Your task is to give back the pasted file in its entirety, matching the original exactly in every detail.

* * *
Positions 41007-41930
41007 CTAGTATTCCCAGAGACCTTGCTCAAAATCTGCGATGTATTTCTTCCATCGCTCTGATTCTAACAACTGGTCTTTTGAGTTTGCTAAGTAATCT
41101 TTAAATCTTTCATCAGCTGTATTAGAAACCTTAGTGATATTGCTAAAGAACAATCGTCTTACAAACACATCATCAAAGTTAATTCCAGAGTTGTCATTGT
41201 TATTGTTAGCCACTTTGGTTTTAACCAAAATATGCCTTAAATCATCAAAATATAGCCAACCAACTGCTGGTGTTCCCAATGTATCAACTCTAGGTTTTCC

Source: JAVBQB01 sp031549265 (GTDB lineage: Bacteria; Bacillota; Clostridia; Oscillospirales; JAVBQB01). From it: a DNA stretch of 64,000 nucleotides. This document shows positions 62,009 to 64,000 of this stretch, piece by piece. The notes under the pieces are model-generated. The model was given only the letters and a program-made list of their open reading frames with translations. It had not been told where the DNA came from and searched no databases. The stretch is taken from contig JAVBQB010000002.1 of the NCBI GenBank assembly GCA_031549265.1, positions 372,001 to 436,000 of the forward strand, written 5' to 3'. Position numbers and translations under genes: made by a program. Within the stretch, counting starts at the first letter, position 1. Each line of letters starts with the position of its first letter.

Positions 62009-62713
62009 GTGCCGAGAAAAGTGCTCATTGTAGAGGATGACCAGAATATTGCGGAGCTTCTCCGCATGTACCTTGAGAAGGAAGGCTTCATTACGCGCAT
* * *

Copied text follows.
Positions 41007-41930
41007 CTAGTATTCCCAGAGACCTTGCTCAAAATCTGCGATGTATTTCTTCCATCGCTCTGATTCTAACAACTGGTCTTTTGAGTTTGCTAAGTAATCT
41101 TTAAATCTTTCATCAGCTGTATTAGAAACCTTAGTGATATTGCTAAAGAACAATCGTCTTACAAACACATCATCAAAGTTAATTCCAGAGTTGTCATTGT
41201 TATTGTTAGCCACTTTGGTTTTAACCAAAATATGCCTTAAATCATCAAAATATAGCCAACCAACTGCTGGTGTTCCCAATGTATCAACTCTAGGTTTTCC

Source: JAVBQB01 sp031549265 (GTDB lineage: Bacteria; Bacillota; Clostridia; Oscillospirales; JAVBQB01). From it: a DNA stretch of 64,000 nucleotides. This document shows positions 62,009 to 64,000 of this stretch, piece by piece. The notes under the pieces are model-generated. The model was given only the letters and a program-made list of their open reading frames with translations. It had not been told where the DNA came from and searched no databases. The stretch is taken from contig JAVBQB010000002.1 of the NCBI GenBank assembly GCA_031549265.1, positions 372,001 to 436,000 of the forward strand, written 5' to 3'. Position numbers and translations under genes: made by a program. Within the stretch, counting starts at the first letter, position 1. Each line of letters starts with the position of its first letter.

Positions 62009-62713
62009 GTGCCGAGAAAAGTGCTCATTGTAGAGGATGACCAGAATATTGCGGAGCTTCTCCGCATGTACCTTGAGAAGGAAGGCTTCATTACGCGCAT